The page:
Taking a proactive approach toward the anti-icing regulations proposed by the FAA in June 2010–and still unscheduled for adoption into the FARs–Spirit AeroSystems (Booth No. C11720) has been working with Wichita State University and an undisclosed supplier to develop two new anti-icing systems for nacelles surrounding large aircraft engines.
Spirit’s electro expulsive de-icing system (EEDS) uses an electromechanical “thumper” to tap the nacelle from the inside to shed ice. Spirit research-and-development manager Daryl Tasker estimates EEDS will weigh less and consume 85 to 95 percent less power than comparable bleed-air de-icing systems.
“Similar types of systems have been implemented on aircraft leading edges and on unmanned aerial vehicles, so this isn’t completely new,” said Tasker. “It’s just new as far as a nacelle application. The nacelle is a lot more intricate. There are surprisingly complex structures and mechanisms involved.”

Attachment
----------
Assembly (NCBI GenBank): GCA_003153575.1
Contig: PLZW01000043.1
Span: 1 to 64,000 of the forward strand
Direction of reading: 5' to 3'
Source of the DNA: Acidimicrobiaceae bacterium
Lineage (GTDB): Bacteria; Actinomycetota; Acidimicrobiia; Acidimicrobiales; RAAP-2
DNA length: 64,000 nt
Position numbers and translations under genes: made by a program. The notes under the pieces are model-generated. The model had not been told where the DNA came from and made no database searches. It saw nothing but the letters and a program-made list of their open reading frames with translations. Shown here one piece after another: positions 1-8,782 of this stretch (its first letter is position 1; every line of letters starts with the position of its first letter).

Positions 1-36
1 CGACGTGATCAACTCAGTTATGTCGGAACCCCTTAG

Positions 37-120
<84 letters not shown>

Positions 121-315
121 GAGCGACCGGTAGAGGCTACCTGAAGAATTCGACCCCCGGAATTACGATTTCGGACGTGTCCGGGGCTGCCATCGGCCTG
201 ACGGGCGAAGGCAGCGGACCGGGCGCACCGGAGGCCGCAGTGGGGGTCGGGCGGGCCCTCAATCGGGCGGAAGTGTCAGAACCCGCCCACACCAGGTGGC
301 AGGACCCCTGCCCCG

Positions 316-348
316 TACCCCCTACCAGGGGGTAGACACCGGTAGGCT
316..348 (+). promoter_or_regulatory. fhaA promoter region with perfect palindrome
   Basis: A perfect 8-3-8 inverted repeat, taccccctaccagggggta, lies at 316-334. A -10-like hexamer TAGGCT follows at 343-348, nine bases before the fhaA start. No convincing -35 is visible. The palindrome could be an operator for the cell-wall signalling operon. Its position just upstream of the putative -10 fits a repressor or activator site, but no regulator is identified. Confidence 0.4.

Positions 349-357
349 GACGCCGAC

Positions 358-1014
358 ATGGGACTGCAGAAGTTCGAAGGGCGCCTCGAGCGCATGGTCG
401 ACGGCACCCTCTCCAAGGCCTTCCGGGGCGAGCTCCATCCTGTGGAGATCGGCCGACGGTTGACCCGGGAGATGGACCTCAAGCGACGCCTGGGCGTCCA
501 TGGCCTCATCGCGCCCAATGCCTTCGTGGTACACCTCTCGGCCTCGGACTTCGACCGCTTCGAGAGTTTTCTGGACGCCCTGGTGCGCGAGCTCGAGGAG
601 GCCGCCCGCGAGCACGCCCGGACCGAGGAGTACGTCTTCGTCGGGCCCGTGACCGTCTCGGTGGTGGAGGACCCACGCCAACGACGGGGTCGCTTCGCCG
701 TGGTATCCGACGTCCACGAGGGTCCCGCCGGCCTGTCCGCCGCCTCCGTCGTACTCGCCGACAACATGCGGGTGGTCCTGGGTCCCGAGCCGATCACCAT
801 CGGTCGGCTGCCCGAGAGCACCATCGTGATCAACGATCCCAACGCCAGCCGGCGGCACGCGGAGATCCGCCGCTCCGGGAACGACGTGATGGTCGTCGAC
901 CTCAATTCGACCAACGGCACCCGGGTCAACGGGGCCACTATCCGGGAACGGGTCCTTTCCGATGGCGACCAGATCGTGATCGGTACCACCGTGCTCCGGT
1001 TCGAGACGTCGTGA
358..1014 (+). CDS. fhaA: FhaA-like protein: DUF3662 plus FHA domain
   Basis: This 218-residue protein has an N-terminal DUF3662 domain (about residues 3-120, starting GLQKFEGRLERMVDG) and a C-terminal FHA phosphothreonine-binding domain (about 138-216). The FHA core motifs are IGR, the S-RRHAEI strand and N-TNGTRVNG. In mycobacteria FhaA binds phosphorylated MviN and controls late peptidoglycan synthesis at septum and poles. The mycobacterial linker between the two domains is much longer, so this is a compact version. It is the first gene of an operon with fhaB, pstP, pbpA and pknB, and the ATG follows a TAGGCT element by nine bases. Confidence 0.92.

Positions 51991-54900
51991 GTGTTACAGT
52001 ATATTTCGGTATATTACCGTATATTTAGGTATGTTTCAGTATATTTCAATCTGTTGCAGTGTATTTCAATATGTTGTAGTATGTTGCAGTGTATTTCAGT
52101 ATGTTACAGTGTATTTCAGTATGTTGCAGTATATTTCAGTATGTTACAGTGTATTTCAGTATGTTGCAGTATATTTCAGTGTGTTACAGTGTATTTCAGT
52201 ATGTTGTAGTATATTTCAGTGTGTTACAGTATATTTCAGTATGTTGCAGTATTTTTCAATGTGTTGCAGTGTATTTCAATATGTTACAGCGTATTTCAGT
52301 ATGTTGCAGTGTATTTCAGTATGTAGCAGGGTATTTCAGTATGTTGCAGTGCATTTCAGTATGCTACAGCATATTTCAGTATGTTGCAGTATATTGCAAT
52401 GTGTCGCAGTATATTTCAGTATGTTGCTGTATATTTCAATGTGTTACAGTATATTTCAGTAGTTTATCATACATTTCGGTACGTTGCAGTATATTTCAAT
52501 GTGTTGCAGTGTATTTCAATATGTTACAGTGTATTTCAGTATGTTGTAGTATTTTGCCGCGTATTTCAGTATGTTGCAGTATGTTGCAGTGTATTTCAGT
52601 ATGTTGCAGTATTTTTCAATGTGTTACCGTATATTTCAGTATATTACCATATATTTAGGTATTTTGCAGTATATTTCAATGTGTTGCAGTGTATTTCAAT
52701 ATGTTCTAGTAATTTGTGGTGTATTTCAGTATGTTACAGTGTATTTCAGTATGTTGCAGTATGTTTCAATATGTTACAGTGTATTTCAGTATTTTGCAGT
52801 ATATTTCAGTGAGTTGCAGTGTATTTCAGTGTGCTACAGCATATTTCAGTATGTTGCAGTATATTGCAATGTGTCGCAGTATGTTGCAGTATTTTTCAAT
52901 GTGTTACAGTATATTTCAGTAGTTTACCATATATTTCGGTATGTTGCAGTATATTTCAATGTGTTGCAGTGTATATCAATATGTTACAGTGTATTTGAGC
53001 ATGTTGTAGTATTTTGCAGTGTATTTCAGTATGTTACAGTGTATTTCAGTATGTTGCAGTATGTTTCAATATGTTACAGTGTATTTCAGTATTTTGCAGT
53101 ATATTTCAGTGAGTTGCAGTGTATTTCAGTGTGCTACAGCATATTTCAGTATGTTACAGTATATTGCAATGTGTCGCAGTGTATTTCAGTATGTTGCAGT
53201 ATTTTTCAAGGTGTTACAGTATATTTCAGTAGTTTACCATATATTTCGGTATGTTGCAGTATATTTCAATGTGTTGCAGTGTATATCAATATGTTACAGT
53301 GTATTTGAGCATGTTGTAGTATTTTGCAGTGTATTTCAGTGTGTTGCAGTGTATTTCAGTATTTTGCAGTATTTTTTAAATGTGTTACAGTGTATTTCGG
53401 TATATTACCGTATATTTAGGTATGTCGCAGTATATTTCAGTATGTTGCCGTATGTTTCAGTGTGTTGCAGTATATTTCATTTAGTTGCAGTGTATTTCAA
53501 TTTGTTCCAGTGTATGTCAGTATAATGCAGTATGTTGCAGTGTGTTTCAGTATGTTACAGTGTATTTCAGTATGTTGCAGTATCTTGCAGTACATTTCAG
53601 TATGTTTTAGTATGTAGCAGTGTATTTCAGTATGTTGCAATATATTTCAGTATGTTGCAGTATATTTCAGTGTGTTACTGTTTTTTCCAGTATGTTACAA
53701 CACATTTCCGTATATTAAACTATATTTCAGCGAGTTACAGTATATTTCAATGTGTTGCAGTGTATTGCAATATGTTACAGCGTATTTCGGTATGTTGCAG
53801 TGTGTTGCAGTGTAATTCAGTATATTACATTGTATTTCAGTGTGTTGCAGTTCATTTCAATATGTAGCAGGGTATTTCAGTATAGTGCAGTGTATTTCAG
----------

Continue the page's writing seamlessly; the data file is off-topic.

If adopted as written, the proposed FAA regulations will require airplanes most affected by supercooled large droplet (SLD) icing conditions to meet certain safety standards in the expanded certification icing environment, including additional airplane performance and handling qualities requirements. Currently it’s not clear how much ice airframe and engine induction de-icing systems must remove to comply with the proposed regulations. Because EEDS can leave trace frost behind, Spirit also developed the hybrid ice protection system (HIPS), which adds an electric heating element to the system to melt any residual frost.
“If the system must be completely evaporative to support the SLD requirement from the FAA, then you won’t even be able to have frost,” said Tasker. “[HIPS] incorporates an additional element that applies heat electrically to complement the thumper on EEDS. Some OEMs think they will need [HIPS], some don’t.”
Currently EEDS and HIPS have been tested only in wind tunnels, but Tasker said the program is ready for flight test. No launch customer has yet been identified for either system, and certification is likely at least two years away.
Spun off by Boeing and sold to Onex Corp. in 2005, Wichita-based Spirit AeroSystems is best known for manufacturing large-scale aircraft structures such as wings, fuselages and engine pylons for large business and commercial aircraft. Spirit is currently under contract to build the pylons for the Bombardier CS100 and CS300 jets.